The **tower of Hanoi** is one of the main applications of recursion. It says, ‘if you can solve n–1 cases, then you can easily solve the nth case’

The following code implements the solution of the **tower of Hanoi problem**

```
#include <stdio.h>
int main()
{
int n;
printf("\n Enter the number of rings: ");
scanf("%d", &n);
move(n,'A', 'C', 'B');
return 0;
}
void move(int n, char source, char dest, char spare)
{
if (n==1)
printf("\n Move from %c to %c",source,dest);
else
{
move(n–1,source,spare,dest);
move(1,source,dest,spare);
move(n–1,spare,dest,source);
}
}
```

To summarize, the solution to our problem of moving n rings from A to C using B as spare can be given as:

**Base case:** if n=1

- Move the ring from A to C using B as spare

**Recursive case:**

- Move n – 1 rings from A to B using C as spare
- Move the one ring left on A to C using B as spare
- Move n – 1 rings from B to C using A as spare

The advantages of using a recursive program include the following:

- Recursive solutions often tend to be shorter and simpler than non-recursive ones.
- Code is clearer and easier to use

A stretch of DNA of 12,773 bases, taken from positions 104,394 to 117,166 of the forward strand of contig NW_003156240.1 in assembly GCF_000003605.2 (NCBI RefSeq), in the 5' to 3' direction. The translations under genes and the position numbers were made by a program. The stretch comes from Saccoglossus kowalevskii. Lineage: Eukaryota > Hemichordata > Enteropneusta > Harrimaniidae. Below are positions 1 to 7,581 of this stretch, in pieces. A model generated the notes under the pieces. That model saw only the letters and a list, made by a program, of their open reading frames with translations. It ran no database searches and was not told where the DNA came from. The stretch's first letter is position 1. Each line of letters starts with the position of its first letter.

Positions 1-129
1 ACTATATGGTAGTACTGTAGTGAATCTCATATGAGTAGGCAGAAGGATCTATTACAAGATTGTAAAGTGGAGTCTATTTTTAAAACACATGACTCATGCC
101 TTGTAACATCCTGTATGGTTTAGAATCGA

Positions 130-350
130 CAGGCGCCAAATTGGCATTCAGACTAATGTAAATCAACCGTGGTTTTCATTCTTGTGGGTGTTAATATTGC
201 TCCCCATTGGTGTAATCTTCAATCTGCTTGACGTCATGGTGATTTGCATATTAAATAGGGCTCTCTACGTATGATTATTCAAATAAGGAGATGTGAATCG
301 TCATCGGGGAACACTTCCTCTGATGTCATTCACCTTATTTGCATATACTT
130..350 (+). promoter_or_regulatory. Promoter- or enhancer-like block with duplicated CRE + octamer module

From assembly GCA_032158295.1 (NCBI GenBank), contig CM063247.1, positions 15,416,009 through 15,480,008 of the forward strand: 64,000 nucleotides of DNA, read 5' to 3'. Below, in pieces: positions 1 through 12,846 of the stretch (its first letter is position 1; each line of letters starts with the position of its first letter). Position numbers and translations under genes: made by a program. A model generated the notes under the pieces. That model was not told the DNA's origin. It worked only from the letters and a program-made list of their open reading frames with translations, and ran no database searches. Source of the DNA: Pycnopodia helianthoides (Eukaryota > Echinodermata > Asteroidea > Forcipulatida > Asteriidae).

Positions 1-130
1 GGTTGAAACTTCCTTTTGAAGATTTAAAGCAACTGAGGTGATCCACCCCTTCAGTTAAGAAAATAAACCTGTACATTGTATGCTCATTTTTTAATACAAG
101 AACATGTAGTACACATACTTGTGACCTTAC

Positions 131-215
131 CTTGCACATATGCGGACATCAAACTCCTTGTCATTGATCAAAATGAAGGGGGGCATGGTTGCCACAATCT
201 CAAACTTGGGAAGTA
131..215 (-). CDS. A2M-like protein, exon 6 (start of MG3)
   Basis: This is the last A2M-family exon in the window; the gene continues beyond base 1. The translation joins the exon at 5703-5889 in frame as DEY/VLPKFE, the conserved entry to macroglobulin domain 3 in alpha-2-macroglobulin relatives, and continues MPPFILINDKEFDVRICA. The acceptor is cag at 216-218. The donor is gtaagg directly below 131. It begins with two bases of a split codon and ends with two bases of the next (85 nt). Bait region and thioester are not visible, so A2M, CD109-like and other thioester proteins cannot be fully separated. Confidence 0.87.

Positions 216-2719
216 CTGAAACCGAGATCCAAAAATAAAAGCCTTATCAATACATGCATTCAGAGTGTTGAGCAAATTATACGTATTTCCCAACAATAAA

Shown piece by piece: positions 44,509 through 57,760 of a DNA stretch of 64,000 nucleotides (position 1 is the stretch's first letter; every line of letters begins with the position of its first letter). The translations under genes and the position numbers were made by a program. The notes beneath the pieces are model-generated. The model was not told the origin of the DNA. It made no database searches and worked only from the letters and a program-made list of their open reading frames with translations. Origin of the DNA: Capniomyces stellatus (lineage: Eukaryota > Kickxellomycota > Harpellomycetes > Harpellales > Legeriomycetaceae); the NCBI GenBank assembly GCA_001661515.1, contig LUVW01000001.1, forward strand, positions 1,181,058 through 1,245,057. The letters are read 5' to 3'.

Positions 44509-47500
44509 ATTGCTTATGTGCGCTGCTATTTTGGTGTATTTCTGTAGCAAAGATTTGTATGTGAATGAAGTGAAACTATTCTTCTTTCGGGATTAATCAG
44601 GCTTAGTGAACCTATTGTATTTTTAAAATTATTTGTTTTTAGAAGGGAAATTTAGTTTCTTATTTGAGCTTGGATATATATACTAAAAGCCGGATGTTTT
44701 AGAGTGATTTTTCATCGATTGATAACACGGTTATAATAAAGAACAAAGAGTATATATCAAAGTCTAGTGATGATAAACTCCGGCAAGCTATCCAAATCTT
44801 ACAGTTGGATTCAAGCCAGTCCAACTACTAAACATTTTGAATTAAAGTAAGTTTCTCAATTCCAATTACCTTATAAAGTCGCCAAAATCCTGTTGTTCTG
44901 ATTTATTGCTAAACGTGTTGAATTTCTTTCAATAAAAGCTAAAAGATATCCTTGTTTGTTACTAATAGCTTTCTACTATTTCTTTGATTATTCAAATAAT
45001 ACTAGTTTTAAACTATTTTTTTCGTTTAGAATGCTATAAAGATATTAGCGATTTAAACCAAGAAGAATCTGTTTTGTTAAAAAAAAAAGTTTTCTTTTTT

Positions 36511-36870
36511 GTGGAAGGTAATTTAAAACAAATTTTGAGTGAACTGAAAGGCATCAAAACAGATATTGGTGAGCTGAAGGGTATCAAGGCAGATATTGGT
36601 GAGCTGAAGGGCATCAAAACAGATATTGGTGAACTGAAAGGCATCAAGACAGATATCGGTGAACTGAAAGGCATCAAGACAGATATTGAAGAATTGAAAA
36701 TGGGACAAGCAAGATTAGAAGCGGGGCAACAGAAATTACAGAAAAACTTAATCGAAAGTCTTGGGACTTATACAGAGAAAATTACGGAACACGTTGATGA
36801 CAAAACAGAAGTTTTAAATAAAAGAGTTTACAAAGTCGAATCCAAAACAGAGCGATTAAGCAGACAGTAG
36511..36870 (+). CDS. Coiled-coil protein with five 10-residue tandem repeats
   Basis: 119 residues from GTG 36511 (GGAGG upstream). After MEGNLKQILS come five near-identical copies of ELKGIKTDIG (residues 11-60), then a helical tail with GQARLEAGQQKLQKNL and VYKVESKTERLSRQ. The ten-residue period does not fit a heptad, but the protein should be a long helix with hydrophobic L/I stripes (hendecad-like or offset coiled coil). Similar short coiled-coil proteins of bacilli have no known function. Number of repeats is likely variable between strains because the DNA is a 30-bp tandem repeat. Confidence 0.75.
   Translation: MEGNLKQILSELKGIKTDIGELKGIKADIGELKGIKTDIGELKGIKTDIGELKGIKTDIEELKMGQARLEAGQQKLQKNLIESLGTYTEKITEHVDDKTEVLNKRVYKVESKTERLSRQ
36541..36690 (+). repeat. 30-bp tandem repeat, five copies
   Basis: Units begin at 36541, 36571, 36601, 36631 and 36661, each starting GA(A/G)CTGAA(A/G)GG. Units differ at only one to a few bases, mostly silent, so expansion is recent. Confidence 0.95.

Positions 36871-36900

- Recursion works similar to the original formula to solve a problem.
- Recursion follows a divide and conquer technique to solve problems
- In some (limited) instances, recursion may be more efficient

The drawbacks/disadvantages of using a recursive program include the following:

- For some programmers and readers, recursion is a difficult concept.
- Recursion is implemented using system stack. If the stack space on the system is limited, recursion to a deeper level will be difficult to implement.
- Aborting a recursive program in midstream can be a very slow process.
- Using a recursive function takes more memory and time to execute as compared to its non recursive counterpart
- It is difficult to find bugs, particularly while using global variables